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Messages - a10t2

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3061
The Pub / Re: Japan quake
« on: March 17, 2011, 01:44:09 AM »
If im not mistaken the plants lost power and there was no other way to pump water to the cooling towers setting up a chain of events that either may or will lead to a full out meltdown.

That's not entirely correct. This was a triple failure. The earthquake severed the power lines operating the pumps, as a result of which the backup generators kicked on. Minutes later, the tsunami washed through and destroyed the backup generators. In the following days, with grid power still not available, hydrogen explosions and fires pretty much destroyed the rest of the plants' systems, and ensured that any containment measures taken would be irreversible. That's worth repeating: as soon as they had the opportunity to do so, the operator junked all four reactors, including the two that were apparently under control. None of them will ever operate again, and the capital cost alone of that will certainly exceed a billion US dollars.

All that aside, these reactors were designed to survive a 7-8 Richter earthquake (depending on whose scale, and whose reports you choose to believe). To anticipate the reactor cores surviving a magnitude 8.9 quake is like expecting a car that's certified safe in a head-on collision at 60 mph to also survive a collision at 118 mph. The fact that (apparently) only one of the four pressure vessels has suffered a breach is a testament to how over-engineered they are.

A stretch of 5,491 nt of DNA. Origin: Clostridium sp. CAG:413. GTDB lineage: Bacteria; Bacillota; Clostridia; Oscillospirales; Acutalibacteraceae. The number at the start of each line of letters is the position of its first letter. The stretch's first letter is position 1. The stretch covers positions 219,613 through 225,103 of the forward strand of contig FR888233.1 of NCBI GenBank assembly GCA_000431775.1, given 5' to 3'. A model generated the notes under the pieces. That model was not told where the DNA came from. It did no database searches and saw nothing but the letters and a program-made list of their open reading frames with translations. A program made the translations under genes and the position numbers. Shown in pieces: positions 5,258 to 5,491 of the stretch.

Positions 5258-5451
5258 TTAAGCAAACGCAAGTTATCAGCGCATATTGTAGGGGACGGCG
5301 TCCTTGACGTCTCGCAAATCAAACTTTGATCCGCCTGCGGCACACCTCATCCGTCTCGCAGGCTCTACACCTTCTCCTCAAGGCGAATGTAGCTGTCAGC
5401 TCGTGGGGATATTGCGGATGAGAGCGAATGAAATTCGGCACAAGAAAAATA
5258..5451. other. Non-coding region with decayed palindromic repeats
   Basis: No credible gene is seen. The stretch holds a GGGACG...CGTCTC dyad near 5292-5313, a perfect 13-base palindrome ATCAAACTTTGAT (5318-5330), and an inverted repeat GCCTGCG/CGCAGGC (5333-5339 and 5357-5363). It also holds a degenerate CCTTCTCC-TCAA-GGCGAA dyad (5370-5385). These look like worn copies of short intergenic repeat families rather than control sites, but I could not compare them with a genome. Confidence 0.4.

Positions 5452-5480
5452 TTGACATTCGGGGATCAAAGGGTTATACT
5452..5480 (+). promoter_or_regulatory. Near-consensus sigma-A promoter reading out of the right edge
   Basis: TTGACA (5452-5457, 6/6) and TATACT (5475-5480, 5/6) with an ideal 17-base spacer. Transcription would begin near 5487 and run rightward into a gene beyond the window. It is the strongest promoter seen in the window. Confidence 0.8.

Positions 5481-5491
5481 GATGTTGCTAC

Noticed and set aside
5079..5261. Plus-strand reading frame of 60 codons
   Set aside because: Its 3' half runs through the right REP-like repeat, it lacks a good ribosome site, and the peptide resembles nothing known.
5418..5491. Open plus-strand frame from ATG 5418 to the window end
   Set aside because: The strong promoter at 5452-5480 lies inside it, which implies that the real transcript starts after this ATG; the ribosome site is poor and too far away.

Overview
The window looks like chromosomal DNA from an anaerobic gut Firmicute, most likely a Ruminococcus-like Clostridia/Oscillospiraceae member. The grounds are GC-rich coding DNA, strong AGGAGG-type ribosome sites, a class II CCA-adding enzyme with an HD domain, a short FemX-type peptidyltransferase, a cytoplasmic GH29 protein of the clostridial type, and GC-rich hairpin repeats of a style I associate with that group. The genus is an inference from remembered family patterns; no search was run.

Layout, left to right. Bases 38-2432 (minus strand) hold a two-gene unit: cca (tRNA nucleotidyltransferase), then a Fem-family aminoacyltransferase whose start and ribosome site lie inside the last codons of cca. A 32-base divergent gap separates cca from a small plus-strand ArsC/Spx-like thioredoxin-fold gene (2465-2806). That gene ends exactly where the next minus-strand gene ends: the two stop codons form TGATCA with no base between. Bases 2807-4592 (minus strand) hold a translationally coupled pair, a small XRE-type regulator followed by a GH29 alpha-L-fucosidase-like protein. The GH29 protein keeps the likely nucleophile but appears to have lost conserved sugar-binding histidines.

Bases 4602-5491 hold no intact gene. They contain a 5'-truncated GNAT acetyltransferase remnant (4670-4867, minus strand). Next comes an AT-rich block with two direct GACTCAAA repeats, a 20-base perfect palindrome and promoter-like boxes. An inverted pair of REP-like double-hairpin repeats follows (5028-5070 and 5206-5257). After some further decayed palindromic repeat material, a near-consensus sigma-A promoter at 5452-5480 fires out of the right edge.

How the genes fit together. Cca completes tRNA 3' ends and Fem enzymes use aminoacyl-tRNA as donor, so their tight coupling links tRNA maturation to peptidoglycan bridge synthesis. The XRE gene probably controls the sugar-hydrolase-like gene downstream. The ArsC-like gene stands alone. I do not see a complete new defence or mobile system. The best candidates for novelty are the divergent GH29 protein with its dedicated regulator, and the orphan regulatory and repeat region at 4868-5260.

This is an accident of almost incomprehensible scope, for the nuclear industry, and a radiation release of unforgivable scale. That still doesn't make it dangerous. Why we play by different rules than other power plants, I don't know, but there you have it. Every story about this will use the word "Chernobyl", but the phrase "Deepwater Horizon" will fade from memory within a few years. I don't think there's anything funny about the situation. But I also won't stand silent in the face of that kind of hypocrisy.

If anyone has factual questions about nuclear power, or the dangers of radiation exposure, I'll answer them to the best of my abilities.

3062
The Pub / Re: Japan quake
« on: March 16, 2011, 11:31:56 AM »
She's gone from suck... to blow!

Now that's just silly. I'm warning this thread not to get silly again.

3063
The Pub / Re: Japan quake
« on: March 16, 2011, 06:19:09 AM »
The workers have fled (supposedly) due to the radiation.
The utility evacuated non-essential personnel after a radiation monitor at the gatehouse spiked to 6 mSv/hr, with consistent readings over 2 mSv/hr. There are still about 50 people working inside the perimeter.

3064